Sponsors paid over $100k USD for iPhone X exploits
The ethical hacking event Pwn2Own 2018, conducted in Tokyo, organized by Zero Day Initiative was a success, as reported by specialists in digital forensics from the International Institute of Cyber Security. During the event, participating cybersecurity specialists earned more than $300k USD for disclosing flaws that affected various smartphone models from several manufacturers.
During the first day of the event Pwn2Own Tokyo 2018, the participants, experts on cybersecurity and digital forensics, hacked Apple’s iPhone X devices, Samsung’s Galaxy S9 and Xiaomi’s Mi 6, generating revenues of more than $225k USD.
The novelty of this edition of Pwn2Own was the implementation of a specific hacking session for Internet of Things (IoT) devices.
The second day, the organizers delivered rewards of $100k USD for one iPhone and two Xiaomi hacks.
The day began with the triumph of the team Fluoroacetato composed by experts in information security and digital forensics Amat Cama and Richard Zhu, who hacked an iPhone X exploiting a Just-In-Time (JIT) vulnerability and an out of bonds flaw. Specialists received $50k USD for leaking device information, successfully extracting a previously deleted photo from the hacked device.
Researchers Georgi Geshev, Fabi Beterke and Rob Miller of the LaterMWR Labs team also failed in their attempt to hack an iPhone X in the browser category, as they were unable to use their exploit chain within the time the test allowed them.
Later, this team hacked the Xiaomi Mi6 in the browser category using a download error along with a stealth app installation to load their custom application and leak the images of the device, thanks to this the team won $25k USD.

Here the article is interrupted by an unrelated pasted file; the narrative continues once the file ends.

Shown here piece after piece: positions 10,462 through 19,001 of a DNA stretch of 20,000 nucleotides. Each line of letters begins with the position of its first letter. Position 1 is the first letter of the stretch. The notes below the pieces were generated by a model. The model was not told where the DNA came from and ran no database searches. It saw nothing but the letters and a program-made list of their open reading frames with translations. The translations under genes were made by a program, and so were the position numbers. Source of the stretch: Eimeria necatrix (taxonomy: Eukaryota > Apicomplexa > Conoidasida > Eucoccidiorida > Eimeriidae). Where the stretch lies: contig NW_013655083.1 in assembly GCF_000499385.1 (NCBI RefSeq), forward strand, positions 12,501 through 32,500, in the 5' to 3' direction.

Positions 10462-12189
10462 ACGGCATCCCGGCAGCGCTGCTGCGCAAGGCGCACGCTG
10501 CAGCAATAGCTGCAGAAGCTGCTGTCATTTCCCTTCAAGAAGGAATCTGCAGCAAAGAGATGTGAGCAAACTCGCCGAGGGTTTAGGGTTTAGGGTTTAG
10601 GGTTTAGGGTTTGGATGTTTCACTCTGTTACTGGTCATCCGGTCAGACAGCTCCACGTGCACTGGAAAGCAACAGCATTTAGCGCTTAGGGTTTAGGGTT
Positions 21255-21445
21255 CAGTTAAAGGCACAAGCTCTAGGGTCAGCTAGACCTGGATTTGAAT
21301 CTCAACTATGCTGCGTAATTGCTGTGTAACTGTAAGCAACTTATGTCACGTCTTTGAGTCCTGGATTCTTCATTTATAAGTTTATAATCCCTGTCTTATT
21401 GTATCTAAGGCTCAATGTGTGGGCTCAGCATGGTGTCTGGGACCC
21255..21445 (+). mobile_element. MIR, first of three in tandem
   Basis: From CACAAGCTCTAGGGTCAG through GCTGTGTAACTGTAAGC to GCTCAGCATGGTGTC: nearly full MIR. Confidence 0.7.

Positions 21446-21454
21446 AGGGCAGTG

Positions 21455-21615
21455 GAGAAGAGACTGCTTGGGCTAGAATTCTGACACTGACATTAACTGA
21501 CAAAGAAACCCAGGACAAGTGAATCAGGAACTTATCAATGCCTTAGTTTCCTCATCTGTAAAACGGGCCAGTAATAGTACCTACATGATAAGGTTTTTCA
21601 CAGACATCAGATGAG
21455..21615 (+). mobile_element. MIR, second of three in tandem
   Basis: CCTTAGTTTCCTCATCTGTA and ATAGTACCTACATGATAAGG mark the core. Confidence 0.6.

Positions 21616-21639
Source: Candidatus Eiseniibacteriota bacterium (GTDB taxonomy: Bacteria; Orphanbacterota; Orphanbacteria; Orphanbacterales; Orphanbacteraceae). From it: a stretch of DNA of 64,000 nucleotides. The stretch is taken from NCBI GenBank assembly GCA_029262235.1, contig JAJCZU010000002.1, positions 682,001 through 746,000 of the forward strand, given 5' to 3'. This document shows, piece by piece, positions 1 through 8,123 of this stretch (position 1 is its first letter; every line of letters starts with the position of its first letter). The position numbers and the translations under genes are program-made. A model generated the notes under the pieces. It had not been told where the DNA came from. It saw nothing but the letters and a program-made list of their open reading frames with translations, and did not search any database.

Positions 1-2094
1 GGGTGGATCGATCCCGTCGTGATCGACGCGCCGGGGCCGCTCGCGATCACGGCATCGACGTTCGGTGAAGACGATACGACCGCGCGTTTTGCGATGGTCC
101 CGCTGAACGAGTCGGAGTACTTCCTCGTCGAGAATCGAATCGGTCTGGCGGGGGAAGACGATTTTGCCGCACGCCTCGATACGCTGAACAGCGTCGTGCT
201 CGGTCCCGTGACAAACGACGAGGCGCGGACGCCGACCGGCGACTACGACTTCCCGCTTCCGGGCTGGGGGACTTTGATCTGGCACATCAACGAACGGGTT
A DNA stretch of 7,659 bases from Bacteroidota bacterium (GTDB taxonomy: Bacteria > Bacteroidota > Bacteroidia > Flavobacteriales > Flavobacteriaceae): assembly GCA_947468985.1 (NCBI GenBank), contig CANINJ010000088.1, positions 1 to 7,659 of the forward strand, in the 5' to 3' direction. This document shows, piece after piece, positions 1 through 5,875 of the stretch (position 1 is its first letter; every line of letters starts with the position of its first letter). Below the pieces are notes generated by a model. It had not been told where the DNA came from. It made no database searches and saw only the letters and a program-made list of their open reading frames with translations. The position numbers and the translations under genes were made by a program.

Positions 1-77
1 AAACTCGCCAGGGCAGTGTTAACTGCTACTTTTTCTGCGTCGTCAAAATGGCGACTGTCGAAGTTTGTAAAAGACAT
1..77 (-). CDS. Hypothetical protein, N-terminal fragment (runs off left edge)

The organizers reported the vulnerabilities found to the respective vendors, who paid a total of $325k USD for 18 zero-day vulnerabilities, of which $110k USD were paid for vulnerability reports on iPhone X.
These security bugs could have been exploited by a persistent attacker or a surveillance company to compromise a device through the browser or Wi-Fi feature. This type of vulnerability can reach much higher prices in the cybercrime community.
“Overall, we grant a total of $325k USD during the two days of the event, buying 18 zero-day exploits. Manufacturers and developers received reports of these errors and now have 90 days to launch security patches to address these vulnerabilities. Once the updates are published, the user must remain attentive to their implementation”, is mentioned on the official website of Pwn2Own Tokyo 2018.
Working as a cyber security solutions architect, Alisa focuses on bug bounty and network security. Before joining us she held a cyber security researcher positions within a variety of cyber security start-ups. She also experience in different industry domains like finance, healthcare and consumer products.